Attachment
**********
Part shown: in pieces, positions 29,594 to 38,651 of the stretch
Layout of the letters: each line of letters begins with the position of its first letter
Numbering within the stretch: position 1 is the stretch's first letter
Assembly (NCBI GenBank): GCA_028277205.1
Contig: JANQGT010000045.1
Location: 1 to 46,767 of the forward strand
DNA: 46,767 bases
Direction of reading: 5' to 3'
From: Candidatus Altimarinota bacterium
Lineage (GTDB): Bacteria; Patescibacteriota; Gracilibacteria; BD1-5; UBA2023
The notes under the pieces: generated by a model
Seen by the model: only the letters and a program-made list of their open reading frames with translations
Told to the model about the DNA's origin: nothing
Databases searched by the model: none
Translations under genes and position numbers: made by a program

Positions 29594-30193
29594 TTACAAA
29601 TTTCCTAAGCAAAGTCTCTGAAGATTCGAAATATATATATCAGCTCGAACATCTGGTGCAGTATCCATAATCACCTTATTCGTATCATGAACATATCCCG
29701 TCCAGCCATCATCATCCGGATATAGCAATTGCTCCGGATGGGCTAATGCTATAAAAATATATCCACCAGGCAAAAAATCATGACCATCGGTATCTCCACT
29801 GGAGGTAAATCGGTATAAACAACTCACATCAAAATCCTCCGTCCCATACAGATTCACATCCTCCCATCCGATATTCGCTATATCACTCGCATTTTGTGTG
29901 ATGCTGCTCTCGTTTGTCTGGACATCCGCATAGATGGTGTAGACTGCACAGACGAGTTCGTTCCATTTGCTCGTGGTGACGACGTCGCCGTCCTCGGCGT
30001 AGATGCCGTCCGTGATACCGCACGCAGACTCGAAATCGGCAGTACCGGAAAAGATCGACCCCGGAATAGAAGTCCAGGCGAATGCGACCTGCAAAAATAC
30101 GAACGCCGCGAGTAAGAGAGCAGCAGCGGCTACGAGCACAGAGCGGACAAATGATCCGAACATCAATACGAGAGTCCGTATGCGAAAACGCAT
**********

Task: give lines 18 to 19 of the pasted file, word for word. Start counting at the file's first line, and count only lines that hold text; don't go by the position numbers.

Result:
29601 TTTCCTAAGCAAAGTCTCTGAAGATTCGAAATATATATATCAGCTCGAACATCTGGTGCAGTATCCATAATCACCTTATTCGTATCATGAACATATCCCG
29701 TCCAGCCATCATCATCCGGATATAGCAATTGCTCCGGATGGGCTAATGCTATAAAAATATATCCACCAGGCAAAAAATCATGACCATCGGTATCTCCACT